Stocks continue to buck every variety of negative news.
Melt ups don’t tend to end well, but so far the fundamentals remain supportive.
Underneath the surface have been increasing rotations—a healthy occurrence, for now.
Over the course of the past year, we have often listed a melt up as one of the “risks” the market faces. It’s been categorized as a “risk” based on the history of melt ups—as good as they feel while they’re occurring, they have typically not ended well. Melt ups tend not to peter out, but to instead end with a bang; and timing the crescendo is extremely difficult.
Stocks have persistently defied the skeptics, who have pointed to political dysfunction, monetary policy uncertainty, and potential geopolitical crises as reasons for woe. President Trump, on the other hand, has consistently touted the stock market and taken credit for its steady ascent over the past year. We believe it’s been the actual fundamentals—which are global in nature—that have driven the extraordinarily calm surge in stocks. Paramount among those fundamentals is the fact that all 45 OECD countries are growing; with about two-thirds experiencing accelerating rates of growth. Couple that with the start, in mid-2016, of a sharp turn-for-the-better in U.S. corporate earnings growth (aided by the aforementioned strong global growth), and you have the recipe for yet another leg up in the ongoing secular bull market which began nearly nine years ago.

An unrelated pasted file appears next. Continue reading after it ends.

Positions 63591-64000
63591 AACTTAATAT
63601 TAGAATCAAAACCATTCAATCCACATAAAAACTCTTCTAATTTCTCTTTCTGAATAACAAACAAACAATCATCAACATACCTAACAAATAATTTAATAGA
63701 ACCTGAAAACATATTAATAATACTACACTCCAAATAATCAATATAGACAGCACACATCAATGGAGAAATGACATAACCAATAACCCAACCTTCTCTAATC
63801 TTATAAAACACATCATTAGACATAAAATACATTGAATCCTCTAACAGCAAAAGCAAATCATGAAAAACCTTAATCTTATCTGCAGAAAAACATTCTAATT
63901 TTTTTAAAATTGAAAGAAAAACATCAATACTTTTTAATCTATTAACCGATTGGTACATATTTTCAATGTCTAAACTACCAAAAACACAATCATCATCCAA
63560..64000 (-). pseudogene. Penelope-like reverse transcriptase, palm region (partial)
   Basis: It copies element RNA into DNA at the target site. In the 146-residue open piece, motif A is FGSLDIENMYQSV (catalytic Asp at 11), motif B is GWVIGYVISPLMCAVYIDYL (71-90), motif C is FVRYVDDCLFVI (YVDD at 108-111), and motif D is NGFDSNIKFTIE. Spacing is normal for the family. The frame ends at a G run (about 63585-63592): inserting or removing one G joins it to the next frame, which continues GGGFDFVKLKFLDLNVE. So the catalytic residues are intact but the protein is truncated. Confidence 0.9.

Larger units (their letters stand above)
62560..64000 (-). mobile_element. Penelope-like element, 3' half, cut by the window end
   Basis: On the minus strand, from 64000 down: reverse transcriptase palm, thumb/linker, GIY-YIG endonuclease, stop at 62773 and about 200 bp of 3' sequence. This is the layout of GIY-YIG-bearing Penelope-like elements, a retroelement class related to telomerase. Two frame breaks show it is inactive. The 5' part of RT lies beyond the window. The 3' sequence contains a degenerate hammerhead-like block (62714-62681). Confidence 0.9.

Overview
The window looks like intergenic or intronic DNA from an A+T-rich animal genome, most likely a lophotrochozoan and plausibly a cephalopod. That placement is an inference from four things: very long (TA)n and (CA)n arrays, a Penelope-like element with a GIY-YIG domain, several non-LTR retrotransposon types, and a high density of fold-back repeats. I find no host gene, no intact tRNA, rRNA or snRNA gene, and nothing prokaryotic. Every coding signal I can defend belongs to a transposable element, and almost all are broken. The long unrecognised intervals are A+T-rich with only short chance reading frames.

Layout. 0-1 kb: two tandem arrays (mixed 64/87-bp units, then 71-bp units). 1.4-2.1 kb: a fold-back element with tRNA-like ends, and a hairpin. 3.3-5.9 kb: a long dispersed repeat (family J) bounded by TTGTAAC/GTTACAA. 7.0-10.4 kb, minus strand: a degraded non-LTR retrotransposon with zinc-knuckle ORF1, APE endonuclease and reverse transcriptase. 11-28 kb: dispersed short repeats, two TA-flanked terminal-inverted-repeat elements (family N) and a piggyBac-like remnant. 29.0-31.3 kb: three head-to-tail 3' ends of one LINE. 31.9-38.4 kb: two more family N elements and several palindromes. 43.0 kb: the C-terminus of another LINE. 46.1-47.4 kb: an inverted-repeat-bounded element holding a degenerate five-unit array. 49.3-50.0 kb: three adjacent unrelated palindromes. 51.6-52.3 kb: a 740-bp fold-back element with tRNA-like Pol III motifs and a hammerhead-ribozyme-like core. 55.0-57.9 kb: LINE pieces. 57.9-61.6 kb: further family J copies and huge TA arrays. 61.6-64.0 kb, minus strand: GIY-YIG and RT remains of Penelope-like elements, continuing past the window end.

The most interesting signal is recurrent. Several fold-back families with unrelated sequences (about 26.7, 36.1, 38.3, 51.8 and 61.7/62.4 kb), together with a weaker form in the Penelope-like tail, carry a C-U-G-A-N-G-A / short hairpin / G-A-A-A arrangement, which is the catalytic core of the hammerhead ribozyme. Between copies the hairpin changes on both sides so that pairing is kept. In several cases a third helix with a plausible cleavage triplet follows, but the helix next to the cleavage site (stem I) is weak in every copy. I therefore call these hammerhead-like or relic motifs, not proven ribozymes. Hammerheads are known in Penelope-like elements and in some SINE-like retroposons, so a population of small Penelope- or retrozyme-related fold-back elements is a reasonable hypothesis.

In fact, the following major countries’ stock markets have outperformed the S&P 500 so far this year: China, France, Germany, Hong Kong, India, Italy, Japan, and Spain. This has resulted in outperformance by both the MSCI EAFE (developed international) and MSCI EM (emerging markets) indexes so far this year. I’m not sure President Trump can take credit for that.
Shades of 1995
The lack of drama in the U.S. market—at least on the surface—has been remarkable. I’ve recently been asked several times by clients and other investors whether there have been years in history that highly resemble 2017 to-date. Bespoke Investment Group (BIG) has been tracking the correlation between this year and past years, and the latest data puts 1995 at the top of the ranking. For what it’s worth, seven of these top-10 correlated years occurred within secular bull markets (1995, 1954, 1958, 2013, 1964, 1997 and 1955). In addition, notice that most of the highly correlated years had significantly higher year-to-date performance than what we’ve seen this year.